“(a) will not be a director of a company, act as receiver of a company’s property or in any way, whether directly or indirectly, be concerned or take part in the promotion, formation or management of a company unless (in each case) he has the leave of a court, and

(b) will not act as an insolvency practitioner.”

By entering into this statutory contract, as with any other contract, a director is prevented from revoking his agreement to adhere to the above prohibitions, in exchange for which the Secretary of State will not exercise the statutory right to issue a disqualification claim.

A disqualification undertaking cannot normally be amended once entered into and will remain in force until the period it covers expires.

What if things change?

It is often the case that an individual who signs a disqualification undertaking later finds – either through opportunity, economic or family circumstances – that s/he needs to be a director or has attained a position where s/he is at risk of “acting in the management” of a limited company.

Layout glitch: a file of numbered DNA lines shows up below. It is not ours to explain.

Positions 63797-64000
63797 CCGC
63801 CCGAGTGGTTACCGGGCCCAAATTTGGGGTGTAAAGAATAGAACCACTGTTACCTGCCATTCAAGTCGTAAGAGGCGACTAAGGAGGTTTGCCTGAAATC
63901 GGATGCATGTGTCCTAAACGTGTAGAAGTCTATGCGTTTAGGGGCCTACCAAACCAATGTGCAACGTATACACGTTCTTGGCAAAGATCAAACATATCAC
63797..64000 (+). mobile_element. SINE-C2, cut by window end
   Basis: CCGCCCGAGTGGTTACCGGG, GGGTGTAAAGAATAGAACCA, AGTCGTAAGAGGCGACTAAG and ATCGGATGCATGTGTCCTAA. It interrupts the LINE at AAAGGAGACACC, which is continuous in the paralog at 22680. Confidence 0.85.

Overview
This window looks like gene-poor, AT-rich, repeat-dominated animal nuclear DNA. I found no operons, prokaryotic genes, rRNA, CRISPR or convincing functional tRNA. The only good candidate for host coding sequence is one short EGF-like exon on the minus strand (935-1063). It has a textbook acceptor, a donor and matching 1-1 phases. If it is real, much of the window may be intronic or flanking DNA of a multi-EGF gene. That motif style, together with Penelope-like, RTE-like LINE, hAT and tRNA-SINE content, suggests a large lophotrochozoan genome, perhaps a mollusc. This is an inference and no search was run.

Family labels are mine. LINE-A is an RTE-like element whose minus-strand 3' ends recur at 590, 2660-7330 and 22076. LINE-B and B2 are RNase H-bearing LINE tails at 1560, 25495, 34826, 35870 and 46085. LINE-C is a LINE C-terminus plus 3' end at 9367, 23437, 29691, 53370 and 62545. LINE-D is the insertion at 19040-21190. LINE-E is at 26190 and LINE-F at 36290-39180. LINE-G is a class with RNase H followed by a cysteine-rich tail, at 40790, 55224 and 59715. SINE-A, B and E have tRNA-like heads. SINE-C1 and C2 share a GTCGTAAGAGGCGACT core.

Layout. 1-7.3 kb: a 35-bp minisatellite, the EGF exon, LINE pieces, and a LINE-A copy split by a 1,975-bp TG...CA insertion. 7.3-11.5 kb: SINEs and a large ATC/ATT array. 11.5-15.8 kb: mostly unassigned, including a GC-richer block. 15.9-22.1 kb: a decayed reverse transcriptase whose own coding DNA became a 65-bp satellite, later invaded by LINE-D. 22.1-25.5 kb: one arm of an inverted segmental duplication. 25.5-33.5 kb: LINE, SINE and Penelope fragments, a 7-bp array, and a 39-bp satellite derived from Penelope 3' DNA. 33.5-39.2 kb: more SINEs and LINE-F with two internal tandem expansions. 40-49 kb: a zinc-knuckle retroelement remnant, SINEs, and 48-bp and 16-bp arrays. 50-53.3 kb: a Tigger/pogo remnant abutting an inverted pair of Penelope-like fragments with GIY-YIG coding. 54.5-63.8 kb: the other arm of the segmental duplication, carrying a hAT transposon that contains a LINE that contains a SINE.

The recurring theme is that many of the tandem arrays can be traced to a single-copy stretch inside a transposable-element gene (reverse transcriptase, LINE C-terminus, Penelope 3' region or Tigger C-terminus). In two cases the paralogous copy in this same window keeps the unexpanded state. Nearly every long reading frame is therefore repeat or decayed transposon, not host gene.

In such circumstances, it may be appropriate to apply for leave or permission from the court to act as a director, or in the management, of such a company and in certain circumstances the court may grant such leave.

However, sometimes the period of disqualification may be brought into doubt or it may subsequently appear that the disqualification undertaking was entered into on the basis of information or factors (which are relied on by the director when entering into the agreement) which may subsequently appear to be incorrect, misrepresented or untrue.

In such circumstances a director can apply for a reduction in the period of the disqualification undertaking.

Applying to reduce a disqualification undertaking